Rockstar’s Patent Trolling Conspiracy
The strangely named Rockstar Consortium has been in the news again, in part because some of its members just formed a new lobbying group, the Partnership for American Innovation, aimed at preventing the current political furor over patent trolls from bleeding into a general overhaul of the U.S. patent system. Yet Rockstar is perhaps the most aggressive patent troll out there today. Hence the mounting pressure in Washington, DC for the Justice Department’s Antitrust Division — which signed off on the initial formation of Rockstar two years ago — to open up a formal probe into the consortium’s patent assertion activities directed against rival tech firms, principally Google, Samsung and other Android device manufacturers.
Usually the fatal defect in antitrust claims of horizontal collusion is proving that competing firms acted in parallel fashion from mutual agreement rather than independent business judgment. In the case of Rockstar — a joint venture among nearly all smartphone platform providers except Google — that problem is not present because the entity itself exists only by agreement among its owner firms. The question for U.S. antitrust enforcers is thus the traditional substantive inquiry, under Section 1 of the Sherman Act, whether Rockstar’s conduct is unreasonably restrictive of competition.
Despite its cocky moniker, Rockstar is simply a corporate patent troll hatched by Google’s rivals, who collectively spent $4.5 billion ($2.5 billion from Apple alone) in 2012 to buy a trove of wireless-related patents out of bankruptcy from Nortel, the long-defunct Canadian telecom company. It is engaged in a zero-sum game of gotcha against the Android ecosystem. As Brian Kahin explained presciently on DisCo then, Rockstar is not about making money, it’s about raising costs for rivals — making strategic use of the patent system’s problems for competitive advantage. Creating or collaborating with trolls is a new game known as privateering, which allows big producing companies to do indirectly what they cannot do directly for fear of exposure to expensive counterclaims. Essentially, it’s patent trolling gone corporate. As another pro-patent lobbying group said at the time, Rockstar represents “a perfect example of a ‘patent troll’ − they bought the patents they did not invent and do not practice; and they bought it for litigation.” Predictiv’s Jonathan Low put it quite well in his The Lowdown blog:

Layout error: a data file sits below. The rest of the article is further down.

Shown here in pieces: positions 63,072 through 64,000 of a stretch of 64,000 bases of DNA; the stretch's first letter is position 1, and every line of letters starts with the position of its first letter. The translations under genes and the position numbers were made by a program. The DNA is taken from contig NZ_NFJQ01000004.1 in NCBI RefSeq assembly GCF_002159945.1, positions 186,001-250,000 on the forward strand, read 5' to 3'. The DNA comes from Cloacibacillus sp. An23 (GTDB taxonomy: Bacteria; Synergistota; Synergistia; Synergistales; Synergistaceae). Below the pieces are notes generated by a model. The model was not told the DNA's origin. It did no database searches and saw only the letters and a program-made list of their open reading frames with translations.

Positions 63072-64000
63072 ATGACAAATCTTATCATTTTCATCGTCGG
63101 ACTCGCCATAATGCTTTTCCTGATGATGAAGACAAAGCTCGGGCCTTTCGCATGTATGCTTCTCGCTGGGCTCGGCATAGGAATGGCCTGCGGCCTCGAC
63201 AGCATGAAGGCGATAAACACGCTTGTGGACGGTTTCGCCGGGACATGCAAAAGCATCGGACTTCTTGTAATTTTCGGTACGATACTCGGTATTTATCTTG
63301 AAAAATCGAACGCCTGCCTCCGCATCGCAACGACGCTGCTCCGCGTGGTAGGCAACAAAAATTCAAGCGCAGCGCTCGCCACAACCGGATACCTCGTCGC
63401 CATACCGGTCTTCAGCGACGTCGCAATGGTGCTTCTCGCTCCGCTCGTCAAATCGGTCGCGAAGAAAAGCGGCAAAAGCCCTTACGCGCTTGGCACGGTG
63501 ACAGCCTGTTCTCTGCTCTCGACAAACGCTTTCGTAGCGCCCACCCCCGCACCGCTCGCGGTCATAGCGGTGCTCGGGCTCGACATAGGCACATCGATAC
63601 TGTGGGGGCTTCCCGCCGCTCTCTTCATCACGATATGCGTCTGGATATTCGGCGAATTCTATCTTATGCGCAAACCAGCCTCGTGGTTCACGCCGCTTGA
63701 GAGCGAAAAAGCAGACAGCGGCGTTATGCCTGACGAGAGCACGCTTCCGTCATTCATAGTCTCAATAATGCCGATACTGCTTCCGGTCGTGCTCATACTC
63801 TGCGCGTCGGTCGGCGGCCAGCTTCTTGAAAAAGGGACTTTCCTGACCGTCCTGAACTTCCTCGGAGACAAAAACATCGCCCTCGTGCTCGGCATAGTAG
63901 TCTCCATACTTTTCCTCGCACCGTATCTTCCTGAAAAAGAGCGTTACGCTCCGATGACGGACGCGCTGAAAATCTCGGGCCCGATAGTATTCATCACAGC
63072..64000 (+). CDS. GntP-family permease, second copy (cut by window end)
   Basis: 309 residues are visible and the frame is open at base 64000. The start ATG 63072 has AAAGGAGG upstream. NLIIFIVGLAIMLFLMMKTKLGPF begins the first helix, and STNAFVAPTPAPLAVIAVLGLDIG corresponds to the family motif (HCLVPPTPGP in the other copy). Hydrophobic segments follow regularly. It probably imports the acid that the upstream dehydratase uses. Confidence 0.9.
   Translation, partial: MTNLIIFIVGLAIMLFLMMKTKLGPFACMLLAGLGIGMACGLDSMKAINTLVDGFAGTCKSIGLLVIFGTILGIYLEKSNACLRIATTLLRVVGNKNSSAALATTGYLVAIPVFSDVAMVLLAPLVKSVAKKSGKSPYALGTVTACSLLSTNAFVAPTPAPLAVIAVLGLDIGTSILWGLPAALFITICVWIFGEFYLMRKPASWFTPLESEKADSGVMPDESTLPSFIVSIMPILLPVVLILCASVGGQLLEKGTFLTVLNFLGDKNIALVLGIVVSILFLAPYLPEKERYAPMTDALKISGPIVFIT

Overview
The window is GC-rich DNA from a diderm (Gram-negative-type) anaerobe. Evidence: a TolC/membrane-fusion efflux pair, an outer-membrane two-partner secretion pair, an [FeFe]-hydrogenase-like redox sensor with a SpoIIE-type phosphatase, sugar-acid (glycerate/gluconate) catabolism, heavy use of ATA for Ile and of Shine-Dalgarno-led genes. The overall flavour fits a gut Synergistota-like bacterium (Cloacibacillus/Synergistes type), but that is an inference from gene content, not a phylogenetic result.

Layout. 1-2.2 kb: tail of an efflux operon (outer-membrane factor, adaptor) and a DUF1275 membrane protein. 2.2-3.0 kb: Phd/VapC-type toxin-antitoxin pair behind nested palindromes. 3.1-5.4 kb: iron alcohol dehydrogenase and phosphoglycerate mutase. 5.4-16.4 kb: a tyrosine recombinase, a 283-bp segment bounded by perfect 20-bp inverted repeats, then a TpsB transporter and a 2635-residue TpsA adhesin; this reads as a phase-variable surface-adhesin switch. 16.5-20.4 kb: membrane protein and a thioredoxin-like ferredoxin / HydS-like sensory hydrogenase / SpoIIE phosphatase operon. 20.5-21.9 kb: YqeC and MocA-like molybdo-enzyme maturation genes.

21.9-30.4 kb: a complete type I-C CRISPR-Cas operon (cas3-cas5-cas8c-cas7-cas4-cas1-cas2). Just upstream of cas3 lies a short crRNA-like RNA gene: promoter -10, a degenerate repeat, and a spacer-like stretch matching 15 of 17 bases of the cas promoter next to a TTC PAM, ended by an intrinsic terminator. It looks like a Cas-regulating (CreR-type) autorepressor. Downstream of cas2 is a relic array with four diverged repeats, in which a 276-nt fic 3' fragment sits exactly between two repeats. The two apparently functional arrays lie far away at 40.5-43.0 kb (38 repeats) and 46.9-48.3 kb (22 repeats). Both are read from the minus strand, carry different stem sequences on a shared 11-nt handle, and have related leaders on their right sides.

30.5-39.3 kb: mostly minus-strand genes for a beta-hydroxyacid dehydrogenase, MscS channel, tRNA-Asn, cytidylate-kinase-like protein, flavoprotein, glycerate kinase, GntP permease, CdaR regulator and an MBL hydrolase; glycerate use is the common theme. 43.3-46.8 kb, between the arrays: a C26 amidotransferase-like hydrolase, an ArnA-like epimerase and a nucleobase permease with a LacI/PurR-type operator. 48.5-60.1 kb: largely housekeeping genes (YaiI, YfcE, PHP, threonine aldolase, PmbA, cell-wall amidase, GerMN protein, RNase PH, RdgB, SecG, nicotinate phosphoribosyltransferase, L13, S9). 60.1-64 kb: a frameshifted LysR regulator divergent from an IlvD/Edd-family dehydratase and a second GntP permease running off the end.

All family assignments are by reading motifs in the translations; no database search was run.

The Rockstar consortium, perhaps more appropriately titled “crawled out from under a rock,” is using classic patent troll tactics since their own technologies and marketing strategies have fallen short in the face of the Android emergence as a global power. Those tactics are to buy patents in hopes of finding cause, however flimsy, to charge others for alleged violations of patents bought for this purpose. Rockstar calls this “privateering” in order to distance itself from the stench of patent trolling, but there are no discernible differences.